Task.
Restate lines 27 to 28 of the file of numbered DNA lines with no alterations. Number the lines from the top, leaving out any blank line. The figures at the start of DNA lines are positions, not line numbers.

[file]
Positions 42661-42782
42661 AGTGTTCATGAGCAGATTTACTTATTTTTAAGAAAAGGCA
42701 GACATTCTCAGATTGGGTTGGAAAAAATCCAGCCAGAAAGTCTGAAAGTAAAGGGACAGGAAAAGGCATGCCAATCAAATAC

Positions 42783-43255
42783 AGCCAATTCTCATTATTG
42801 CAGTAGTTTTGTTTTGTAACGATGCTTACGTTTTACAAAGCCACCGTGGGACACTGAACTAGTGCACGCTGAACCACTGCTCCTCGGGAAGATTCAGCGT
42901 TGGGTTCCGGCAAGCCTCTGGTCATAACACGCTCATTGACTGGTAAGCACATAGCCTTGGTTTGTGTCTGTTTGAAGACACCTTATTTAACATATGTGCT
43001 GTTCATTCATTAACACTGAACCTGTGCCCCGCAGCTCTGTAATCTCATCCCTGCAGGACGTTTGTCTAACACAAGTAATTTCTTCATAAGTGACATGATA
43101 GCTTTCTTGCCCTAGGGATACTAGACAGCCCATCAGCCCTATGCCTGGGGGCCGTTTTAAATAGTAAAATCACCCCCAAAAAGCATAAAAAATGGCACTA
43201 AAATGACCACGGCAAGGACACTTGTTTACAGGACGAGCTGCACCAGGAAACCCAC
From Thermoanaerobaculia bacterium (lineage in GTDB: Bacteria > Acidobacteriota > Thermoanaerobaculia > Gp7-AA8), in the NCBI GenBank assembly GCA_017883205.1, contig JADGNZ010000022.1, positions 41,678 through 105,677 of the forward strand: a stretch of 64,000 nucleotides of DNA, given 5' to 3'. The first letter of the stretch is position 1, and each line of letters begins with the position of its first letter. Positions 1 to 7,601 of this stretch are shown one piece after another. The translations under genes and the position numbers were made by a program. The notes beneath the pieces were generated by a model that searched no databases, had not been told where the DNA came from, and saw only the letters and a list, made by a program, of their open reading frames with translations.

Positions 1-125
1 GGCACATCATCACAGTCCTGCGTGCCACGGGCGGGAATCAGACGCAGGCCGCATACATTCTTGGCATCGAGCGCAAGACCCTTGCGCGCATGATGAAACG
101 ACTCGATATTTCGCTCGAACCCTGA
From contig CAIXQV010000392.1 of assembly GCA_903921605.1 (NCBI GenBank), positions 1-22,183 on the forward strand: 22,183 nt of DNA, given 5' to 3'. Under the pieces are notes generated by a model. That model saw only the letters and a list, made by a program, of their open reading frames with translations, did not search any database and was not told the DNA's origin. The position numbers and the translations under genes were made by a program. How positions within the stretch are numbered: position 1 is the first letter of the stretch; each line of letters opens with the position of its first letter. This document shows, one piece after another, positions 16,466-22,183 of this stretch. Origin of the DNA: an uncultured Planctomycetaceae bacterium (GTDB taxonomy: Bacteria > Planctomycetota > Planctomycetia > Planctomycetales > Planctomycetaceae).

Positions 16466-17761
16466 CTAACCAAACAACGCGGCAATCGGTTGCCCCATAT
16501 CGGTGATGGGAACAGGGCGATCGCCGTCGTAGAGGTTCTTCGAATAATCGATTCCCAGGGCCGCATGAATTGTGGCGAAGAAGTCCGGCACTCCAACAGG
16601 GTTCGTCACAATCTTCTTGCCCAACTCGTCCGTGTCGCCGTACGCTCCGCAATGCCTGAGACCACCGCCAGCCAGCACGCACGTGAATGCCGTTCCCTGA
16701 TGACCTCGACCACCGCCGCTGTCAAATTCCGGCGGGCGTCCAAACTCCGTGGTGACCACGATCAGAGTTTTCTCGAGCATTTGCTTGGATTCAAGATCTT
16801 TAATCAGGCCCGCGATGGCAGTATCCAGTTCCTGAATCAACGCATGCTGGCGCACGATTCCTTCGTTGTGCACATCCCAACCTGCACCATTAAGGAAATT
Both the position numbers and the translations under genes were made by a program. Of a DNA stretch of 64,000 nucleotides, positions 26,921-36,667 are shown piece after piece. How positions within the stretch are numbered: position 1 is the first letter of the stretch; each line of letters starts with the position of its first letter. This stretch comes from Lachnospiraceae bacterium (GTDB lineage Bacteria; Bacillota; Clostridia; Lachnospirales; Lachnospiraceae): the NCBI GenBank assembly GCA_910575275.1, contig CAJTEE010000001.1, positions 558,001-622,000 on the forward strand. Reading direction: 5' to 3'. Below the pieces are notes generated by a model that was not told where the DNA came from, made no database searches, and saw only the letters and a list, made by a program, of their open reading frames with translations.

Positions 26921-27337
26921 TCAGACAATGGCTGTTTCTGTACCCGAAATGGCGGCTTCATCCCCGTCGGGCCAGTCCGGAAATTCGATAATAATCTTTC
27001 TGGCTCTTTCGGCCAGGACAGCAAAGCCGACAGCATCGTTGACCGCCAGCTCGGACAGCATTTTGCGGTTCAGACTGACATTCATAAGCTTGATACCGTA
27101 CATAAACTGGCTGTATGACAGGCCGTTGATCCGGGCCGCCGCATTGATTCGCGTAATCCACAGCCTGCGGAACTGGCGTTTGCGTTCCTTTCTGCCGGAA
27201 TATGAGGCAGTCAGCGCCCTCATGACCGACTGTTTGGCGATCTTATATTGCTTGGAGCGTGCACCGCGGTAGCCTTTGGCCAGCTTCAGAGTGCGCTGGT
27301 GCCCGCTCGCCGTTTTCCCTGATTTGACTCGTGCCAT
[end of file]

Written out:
27201 TATGAGGCAGTCAGCGCCCTCATGACCGACTGTTTGGCGATCTTATATTGCTTGGAGCGTGCACCGCGGTAGCCTTTGGCCAGCTTCAGAGTGCGCTGGT
27301 GCCCGCTCGCCGTTTTCCCTGATTTGACTCGTGCCAT